Scleroderma Testimony: Ann Havelock
It was October 2007 when Ann Havelock, who was 67-years-old at the time, started feeling that something was wrong with her body. What began with frigid hands, rapidly evolved to excruciating pain. But it took a year and a half and visits to half a dozen physicians to confirm her diagnosis. She suffered from scleroderma. Ann Havelock decided not to settle for the diagnosis, and she has been fighting ever since – for both herself and other patients.
“It got to the point where I hated to go anywhere, except go to work,” explained Havelock who was a hair stylist. “I didn’t want to go to church. It was just miserable driving, doing anything other than just crawling into myself and trying to retreat into sleep to get rid of the pain.” After work, she would wrap her hand in a hot pad, but they continued to hurt constantly and she ended up suffering from a depression due to the whole process.
Scleroderma is an autoimmune disease, for which there is no known cause and no cure. While between 300,000 and 700,000 people suffer from the condition in the US alone, there is still little education about it and misdiagnosis is common. “Frequently, it’s not like there’s this clear entity that can be easily diagnosed,” said Dr. Michael Feldman, a nephrologist at Bend Memorial Clinic who saw Havelock. “It’s very typical that you have this multi-system complaint and there have been a lot of negative tests and a lot of frustration along the way.”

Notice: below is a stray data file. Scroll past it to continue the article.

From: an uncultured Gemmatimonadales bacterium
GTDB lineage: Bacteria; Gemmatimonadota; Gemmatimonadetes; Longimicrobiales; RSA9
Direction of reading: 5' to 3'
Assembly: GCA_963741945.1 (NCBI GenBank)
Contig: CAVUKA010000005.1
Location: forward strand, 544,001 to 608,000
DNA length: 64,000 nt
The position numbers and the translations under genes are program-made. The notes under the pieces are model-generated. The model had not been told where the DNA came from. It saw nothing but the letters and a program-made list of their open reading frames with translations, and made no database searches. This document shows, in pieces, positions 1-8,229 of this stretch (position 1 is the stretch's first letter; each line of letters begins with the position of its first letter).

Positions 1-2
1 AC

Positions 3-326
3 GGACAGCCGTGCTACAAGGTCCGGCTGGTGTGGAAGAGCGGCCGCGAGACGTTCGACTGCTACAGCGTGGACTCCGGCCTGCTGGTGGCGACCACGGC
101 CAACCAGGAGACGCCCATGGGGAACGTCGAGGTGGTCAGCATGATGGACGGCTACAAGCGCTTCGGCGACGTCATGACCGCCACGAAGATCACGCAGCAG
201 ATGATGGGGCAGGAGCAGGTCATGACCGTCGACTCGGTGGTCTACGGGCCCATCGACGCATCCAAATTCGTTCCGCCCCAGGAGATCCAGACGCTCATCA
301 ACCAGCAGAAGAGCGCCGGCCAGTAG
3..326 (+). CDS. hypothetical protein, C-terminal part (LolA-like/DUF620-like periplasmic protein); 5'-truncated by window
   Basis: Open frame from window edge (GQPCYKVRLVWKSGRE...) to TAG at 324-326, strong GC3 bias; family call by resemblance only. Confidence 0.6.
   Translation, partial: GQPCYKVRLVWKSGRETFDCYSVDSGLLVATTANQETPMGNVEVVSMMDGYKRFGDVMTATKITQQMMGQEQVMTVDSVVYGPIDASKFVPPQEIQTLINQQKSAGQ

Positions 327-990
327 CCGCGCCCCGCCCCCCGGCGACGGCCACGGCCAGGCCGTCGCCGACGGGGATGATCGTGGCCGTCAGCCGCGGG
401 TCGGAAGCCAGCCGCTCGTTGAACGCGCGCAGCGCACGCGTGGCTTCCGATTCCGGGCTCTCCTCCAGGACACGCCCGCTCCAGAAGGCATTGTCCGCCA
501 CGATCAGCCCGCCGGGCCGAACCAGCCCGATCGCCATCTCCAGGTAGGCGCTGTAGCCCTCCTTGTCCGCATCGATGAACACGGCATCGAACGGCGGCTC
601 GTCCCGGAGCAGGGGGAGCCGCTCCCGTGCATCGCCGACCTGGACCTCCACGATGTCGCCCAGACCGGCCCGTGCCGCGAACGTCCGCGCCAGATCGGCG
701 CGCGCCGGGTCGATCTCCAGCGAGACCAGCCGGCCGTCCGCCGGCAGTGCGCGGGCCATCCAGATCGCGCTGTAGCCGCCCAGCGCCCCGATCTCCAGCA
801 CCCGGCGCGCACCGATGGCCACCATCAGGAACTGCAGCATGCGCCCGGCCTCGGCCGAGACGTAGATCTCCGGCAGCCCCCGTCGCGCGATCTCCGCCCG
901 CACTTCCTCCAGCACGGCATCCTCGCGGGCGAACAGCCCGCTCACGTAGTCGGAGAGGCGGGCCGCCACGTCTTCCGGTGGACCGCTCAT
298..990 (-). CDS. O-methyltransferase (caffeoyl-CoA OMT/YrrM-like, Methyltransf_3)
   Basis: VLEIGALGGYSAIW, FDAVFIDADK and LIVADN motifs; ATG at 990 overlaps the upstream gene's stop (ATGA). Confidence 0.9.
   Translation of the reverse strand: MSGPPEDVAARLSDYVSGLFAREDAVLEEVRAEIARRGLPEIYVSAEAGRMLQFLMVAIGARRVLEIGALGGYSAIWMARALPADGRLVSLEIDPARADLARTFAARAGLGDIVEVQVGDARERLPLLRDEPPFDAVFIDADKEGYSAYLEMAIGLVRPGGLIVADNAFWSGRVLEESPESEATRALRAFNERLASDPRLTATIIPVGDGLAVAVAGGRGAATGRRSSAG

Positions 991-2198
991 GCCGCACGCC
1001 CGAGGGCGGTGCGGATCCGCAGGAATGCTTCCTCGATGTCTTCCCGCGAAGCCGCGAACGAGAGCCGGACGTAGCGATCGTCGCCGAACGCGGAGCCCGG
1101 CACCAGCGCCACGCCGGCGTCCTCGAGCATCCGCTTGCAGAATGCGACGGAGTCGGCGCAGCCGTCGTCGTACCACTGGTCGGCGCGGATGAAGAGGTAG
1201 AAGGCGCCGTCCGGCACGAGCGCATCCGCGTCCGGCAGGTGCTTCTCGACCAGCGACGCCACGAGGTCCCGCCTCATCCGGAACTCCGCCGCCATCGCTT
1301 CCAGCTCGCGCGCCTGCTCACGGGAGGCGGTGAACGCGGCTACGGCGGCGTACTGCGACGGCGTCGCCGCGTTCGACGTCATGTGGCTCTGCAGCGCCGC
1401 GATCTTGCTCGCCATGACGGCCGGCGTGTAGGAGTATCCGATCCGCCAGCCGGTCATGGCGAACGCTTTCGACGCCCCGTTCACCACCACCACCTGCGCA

Frustrated by the lack of information about her disease, Ann Havelock decided to act. This decision consubstantiated in the creation of the 501 (c) (3) nonprofit organization Scleroderma Angel Foundation, which describes itself as for the patient and by the patient. “The Scleroderma Angel Foundation is a group of patients, loved ones, concerned citizens and providers dedicated to the goal of increased awareness of scleroderma and related disorders.”
With the vision of bringing hope to all patients who suffer from scleroderma, the Scleroderma Angel Foundation is focused on promoting awareness worldwide for the disease through education and public discourse. The founders believe that providing information about scleroderma is crucial to deal with the burden of the disease, which is chronic, often progressive, disabling and sometimes fatal.
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